W3C has a working draft out on cool URIs for the semantic web that looks at how to choose URIs for RDF descriptions of both information resources (web documents) and non-information resources (such as people). The paper suggests that URIs should unambiguously refer to only one resource at a time — for example, Alice’s web page and Alice herself are distinct and should be referred to with different URIs.
This lofty philosophical topic (the whole resource-identifier/resource/representation-of-a-resource distinction still gives me a headache) gets boiled down to a fairly ordinary recommendation to use tricks like http://www.example.com/about#alice — a URI reference with a fragment identifier of “alice” — to refer uniquely to Alice the person, and to use content negotiation to retrieve an RDF description of what that particular referent actually is.
What’s more interesting to me is how “cool URIs for non-information resources” intersects with identity. I’ve noticed that the RDF world talks about people on the web, but the reality is that people do web stuff with a layer of several digital identities in between. For instance, it’s likely that http://www.example.com/about#alice, in the context of the scenario introduced by the paper, refers to Alice in her role as an example.com employee, and that she has a whole other digital life beyond the confines of example.com.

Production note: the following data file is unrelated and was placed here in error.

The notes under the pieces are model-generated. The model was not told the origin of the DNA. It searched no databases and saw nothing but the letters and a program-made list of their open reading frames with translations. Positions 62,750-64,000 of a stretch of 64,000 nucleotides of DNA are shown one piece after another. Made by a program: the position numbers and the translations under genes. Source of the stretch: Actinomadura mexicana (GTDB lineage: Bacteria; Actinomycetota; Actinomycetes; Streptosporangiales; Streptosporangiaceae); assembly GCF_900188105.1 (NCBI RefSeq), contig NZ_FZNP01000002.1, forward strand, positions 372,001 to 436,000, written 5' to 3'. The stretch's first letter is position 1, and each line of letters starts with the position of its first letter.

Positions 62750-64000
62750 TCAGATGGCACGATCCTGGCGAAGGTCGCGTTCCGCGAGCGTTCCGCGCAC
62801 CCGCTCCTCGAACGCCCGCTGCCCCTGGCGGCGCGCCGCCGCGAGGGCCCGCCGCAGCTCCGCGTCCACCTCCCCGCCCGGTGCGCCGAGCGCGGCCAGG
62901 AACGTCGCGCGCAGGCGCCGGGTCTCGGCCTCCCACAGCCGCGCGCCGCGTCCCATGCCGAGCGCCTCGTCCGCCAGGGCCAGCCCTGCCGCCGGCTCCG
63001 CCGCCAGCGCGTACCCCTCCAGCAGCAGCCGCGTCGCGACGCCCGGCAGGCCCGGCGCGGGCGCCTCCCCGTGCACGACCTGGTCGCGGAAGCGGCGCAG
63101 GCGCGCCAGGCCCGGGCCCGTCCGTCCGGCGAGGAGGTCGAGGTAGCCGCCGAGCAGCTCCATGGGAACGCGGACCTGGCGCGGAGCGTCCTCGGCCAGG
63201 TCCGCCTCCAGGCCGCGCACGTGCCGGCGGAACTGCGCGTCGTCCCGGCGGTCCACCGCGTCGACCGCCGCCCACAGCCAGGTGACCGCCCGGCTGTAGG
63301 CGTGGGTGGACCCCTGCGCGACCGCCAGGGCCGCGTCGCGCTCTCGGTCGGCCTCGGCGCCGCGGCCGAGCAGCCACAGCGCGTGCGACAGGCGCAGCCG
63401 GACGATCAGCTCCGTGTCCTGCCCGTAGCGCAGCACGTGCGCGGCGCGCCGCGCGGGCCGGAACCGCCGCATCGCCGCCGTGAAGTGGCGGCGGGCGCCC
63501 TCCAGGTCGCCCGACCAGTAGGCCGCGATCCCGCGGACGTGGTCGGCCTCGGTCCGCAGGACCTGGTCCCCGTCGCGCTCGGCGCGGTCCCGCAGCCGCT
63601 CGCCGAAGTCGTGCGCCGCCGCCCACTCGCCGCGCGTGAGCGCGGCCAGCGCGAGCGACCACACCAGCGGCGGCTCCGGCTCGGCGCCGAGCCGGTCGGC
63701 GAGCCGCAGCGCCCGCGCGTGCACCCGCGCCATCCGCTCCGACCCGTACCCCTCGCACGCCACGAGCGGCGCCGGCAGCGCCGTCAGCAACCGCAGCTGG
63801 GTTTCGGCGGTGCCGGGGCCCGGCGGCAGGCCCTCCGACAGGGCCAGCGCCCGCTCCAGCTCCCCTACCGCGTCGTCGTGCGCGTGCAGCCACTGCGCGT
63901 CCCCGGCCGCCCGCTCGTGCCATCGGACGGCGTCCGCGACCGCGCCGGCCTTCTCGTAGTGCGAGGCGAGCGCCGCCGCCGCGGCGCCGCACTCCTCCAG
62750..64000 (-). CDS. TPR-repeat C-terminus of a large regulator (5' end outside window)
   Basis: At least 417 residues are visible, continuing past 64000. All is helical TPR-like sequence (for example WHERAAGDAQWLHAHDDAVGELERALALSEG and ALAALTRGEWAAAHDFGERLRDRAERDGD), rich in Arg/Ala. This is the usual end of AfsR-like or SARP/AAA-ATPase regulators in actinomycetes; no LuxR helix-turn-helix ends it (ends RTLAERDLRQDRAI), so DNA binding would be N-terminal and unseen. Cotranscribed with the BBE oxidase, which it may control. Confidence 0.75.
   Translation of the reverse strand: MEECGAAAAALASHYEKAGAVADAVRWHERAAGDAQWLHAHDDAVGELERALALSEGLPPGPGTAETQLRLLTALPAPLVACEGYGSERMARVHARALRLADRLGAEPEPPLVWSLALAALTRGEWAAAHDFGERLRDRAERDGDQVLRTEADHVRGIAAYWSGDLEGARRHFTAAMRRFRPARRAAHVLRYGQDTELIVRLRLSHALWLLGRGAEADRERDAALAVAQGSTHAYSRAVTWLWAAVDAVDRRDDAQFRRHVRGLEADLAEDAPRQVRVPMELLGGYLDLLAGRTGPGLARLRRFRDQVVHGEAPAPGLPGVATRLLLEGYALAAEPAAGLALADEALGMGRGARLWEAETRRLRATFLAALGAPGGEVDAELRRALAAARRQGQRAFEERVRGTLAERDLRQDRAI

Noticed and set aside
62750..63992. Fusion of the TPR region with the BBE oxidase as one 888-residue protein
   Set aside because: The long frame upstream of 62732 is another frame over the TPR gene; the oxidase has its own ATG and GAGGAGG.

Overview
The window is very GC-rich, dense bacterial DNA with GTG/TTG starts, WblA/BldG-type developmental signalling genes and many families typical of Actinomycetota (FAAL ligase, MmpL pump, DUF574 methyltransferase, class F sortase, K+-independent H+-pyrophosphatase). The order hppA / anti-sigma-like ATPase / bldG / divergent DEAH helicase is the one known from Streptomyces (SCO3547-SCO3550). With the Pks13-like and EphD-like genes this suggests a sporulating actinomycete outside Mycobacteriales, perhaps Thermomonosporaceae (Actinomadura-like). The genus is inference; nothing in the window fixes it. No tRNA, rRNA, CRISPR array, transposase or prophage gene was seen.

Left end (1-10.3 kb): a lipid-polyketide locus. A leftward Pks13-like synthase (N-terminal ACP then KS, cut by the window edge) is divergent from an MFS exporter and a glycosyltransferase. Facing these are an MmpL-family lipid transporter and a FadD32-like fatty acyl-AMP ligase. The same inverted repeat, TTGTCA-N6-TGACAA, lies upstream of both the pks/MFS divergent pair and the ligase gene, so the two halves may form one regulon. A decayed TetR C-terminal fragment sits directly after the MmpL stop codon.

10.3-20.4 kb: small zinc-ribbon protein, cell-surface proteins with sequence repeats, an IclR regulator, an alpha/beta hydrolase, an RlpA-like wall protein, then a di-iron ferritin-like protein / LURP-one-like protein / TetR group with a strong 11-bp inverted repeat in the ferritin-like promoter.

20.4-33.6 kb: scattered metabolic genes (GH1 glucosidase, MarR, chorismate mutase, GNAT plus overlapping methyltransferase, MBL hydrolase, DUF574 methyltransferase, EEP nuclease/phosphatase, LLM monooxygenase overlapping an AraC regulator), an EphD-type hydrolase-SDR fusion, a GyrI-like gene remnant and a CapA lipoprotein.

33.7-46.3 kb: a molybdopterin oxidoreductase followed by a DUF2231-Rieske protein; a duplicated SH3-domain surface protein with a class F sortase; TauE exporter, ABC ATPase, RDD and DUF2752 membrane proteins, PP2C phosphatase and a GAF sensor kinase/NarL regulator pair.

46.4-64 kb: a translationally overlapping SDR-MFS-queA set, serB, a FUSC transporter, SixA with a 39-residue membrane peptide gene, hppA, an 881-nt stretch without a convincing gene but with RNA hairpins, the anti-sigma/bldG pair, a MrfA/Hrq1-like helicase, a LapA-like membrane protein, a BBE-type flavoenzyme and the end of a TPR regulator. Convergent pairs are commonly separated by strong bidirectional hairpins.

Of course, the notion of a URI referring to a digital identity maps nicely to OpenIDs… An OpenID really has three potential “audiences”: (1) it’s a machine-resolvable endpoint that OpenID consumer sites can use get the OpenID’s owner authenticated; (2) it’s often “human-resolvable”, allowing arbitrary people to follow the link and see a “home page” for that identity (anyone can go see what’s at http://openid.sun.com/xmlgrrl, for example); and (3) the string itself becomes a well-known name for its owner and provides the ability to correlate her activities across the web.
If we accept that a URI will tend to encompass only a part (a persona or whatever) of a whole person, Cases #1-2 are copacetic with the mechanism of resolving a URI to get a (possibly RDF-encoded) representation of a resource and doing content negotiation at one level or another to accomplish description-switching. Case #3 isn’t covered by the paper, in the sense that the special circumstance of URIs-themselves-as-resources isn’t touched on — though I dimly recall that RDF does deal with this as a use case. I have a nagging feeling that a complete “cool semantic web URIs” solution does need to account for this.
As I was doing all this pondering, I came across Scott Kveton’s post today on URL’s are people too … and service end-points. Aha! Indeed they are (allowing for the rhetorical conflation of the resource identifier with the resource itself, which doesn’t give me a headache). That’s really what I meant by talking about the “user as web resource” metaphor back in August. Depending on the sophistication of the metadata and the various services we choose to provide at that endpoint, a URI can, over time, do a better and better job of representing a flesh-and-blood person online.